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@emccue: I failed to express this clearly: I'm using portkey in production. It works fine for me. I haven't had any problems with it. There's also #portkey , where the authors hang out on if you run into issues.

Garrett Hopper01:04:11

I'm attemping to integrate with lwjgl for game dev in Clojure, but I'm having some trouble with threading and error handling. Is there any way to route errors from thread to the main thread without dereferencing a future and making the main thread hang?


Im not sure off the top of my head


The cleanest solution is probably going to be core.async


but thats just a feeling: i havent researched it at all


@ghopper I used lwjgl in the past, though only for 2D games and as such decided multi-threading was of little benefit for the headache. If you like it, play-clj will feel very familiar. It's a binding overtop libgdx which itself is very similar (or uses even?) lwjgl for some features. There's a #clojure-gamedev channel, too.

Garrett Hopper01:04:50

Yeah, I think there might be some good error handling core.async constructs. I am actually using libgdx, @the2bears. I need to have multi-threading for the sake of having the game running and a repl for interaction. Thanks for the channel link.


not sure if this is helpful: I looked at lwjgl, played with jogl, and ended up going with cljs + webgl; for whatever reason, webgl just seemed easier to use


can def-type be used to speed up arithmetric, because compiler does not know what (::x obj) is, but it can know that (.-x obj) is an int <-- is this possible, or is this unrealistic ?


they can, deftype fields can have type hints


it will not store primitives tho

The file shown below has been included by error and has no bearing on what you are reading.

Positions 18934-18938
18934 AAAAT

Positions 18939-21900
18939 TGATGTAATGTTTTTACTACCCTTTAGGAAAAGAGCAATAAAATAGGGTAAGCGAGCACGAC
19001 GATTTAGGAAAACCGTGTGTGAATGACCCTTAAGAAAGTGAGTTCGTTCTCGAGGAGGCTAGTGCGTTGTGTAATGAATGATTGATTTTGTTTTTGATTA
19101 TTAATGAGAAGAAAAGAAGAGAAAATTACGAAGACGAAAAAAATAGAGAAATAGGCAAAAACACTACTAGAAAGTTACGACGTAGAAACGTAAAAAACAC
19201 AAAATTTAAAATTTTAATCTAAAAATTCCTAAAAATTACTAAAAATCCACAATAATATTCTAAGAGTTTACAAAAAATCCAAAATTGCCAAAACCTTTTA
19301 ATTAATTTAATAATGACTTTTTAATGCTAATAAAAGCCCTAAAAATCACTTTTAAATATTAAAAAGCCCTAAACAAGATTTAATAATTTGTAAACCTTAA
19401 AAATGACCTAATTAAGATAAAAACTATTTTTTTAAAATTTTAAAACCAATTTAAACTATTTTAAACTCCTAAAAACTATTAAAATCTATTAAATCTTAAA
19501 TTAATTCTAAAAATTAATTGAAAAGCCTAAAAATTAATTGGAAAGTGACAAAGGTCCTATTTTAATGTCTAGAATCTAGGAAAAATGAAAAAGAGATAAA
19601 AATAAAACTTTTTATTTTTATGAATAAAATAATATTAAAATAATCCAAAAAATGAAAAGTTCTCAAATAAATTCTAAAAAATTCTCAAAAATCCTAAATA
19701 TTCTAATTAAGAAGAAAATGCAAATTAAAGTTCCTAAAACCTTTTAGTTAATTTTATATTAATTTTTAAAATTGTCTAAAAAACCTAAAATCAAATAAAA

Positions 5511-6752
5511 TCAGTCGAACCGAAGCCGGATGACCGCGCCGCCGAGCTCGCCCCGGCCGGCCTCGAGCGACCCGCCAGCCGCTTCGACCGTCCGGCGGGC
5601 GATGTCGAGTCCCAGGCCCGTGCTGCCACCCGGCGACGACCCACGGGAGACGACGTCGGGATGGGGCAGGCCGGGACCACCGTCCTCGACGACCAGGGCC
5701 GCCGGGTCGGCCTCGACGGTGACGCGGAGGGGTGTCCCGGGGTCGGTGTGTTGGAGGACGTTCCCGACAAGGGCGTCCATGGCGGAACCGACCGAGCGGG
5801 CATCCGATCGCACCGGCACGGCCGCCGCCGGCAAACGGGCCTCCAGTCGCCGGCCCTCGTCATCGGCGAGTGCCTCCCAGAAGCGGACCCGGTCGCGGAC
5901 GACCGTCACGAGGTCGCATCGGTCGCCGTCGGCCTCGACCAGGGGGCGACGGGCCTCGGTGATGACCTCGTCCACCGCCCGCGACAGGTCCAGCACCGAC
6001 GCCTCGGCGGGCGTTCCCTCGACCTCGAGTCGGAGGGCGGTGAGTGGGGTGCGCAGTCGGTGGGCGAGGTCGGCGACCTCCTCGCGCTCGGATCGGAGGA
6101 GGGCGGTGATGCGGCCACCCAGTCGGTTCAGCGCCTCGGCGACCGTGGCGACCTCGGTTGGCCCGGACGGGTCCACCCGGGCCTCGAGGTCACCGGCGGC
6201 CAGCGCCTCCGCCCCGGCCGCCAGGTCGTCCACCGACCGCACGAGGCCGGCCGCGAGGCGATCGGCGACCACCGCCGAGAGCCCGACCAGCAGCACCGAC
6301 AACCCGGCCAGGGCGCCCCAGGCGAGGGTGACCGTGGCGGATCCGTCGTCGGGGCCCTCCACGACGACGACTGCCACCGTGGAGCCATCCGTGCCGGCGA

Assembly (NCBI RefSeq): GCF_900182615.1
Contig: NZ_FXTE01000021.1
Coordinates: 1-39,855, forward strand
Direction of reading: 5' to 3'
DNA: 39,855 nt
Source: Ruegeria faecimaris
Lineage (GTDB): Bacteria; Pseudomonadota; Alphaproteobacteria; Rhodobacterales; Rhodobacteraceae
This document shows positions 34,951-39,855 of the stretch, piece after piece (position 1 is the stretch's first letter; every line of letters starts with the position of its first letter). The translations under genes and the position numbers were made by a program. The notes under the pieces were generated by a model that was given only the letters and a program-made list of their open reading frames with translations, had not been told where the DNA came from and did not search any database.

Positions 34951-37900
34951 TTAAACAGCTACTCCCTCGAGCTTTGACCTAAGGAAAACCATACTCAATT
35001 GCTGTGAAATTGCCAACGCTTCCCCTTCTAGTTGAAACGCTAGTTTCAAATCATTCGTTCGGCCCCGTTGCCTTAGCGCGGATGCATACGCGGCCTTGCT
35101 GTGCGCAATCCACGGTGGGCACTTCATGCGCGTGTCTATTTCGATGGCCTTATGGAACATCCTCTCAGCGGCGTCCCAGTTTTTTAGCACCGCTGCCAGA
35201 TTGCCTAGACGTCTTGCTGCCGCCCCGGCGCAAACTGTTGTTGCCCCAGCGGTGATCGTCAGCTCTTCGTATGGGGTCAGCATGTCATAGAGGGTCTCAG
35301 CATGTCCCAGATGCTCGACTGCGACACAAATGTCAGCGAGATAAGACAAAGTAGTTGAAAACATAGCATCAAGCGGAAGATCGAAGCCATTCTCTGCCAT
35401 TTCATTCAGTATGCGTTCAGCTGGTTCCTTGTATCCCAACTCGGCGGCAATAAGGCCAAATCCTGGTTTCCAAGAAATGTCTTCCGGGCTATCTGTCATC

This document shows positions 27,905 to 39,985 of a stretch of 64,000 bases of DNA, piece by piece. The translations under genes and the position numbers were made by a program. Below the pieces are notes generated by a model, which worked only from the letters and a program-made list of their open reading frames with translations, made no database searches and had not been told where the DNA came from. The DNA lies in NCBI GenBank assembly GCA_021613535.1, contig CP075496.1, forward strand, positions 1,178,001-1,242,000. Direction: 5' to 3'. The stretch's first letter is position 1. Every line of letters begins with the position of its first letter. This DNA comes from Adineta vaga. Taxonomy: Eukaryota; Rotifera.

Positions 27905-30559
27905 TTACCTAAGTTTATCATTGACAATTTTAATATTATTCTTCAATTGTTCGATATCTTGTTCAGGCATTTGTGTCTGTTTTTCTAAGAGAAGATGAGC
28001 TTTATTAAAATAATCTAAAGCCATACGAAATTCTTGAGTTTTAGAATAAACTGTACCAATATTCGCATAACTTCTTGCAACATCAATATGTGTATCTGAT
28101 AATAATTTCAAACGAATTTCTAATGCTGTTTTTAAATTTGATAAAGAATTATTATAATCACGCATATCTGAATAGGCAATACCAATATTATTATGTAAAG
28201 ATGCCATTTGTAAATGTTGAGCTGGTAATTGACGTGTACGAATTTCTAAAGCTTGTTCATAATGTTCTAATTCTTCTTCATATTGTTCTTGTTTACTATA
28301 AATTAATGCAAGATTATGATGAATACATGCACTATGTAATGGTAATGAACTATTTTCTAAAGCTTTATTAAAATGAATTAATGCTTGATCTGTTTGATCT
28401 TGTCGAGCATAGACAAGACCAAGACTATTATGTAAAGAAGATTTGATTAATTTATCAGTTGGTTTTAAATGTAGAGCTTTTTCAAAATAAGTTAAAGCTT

Looking for recommendations for a persistent scheduling/job library similar to Ruby’s Sidekiq for Clojure. Ideally using Postgres as backend.


quartz does that I guess. it has some jdbc locking scheme. I can't actually say I've used it though.


it tells the compiler that the function is a one-off


I forget all the implications of that


I got a question with regards to using the generators in clojure.spec.alpha. I created and tested a generator using clojure.test.check.generators, which works fine on its own, but I can not figure out how to wrap it in a way that it would be suitable to use with clojure.spec generators, if this is possible.


yeah, that would be an option but wanted to see if there’s an option that doesn’t imply adding more infrastructure


Using Postgres using locks is a good option as well


@newres does wrapping it with`constantly` work? or something like (fn [] g)?


@gfredericks I tried it but I could not get it to work. I also tried rewriting it with clojure.spec.alpha.gen, as if I understood correctly it should essentially be a wrapper around test.check.generators but then I get something along the lines of 'CompilerException java.lang.AssertionError: Assert failed: Arg to one-of must be a collection of generators (every? generator? generators), compiling:(core.clj:21:28)' which also makes me scratch my head.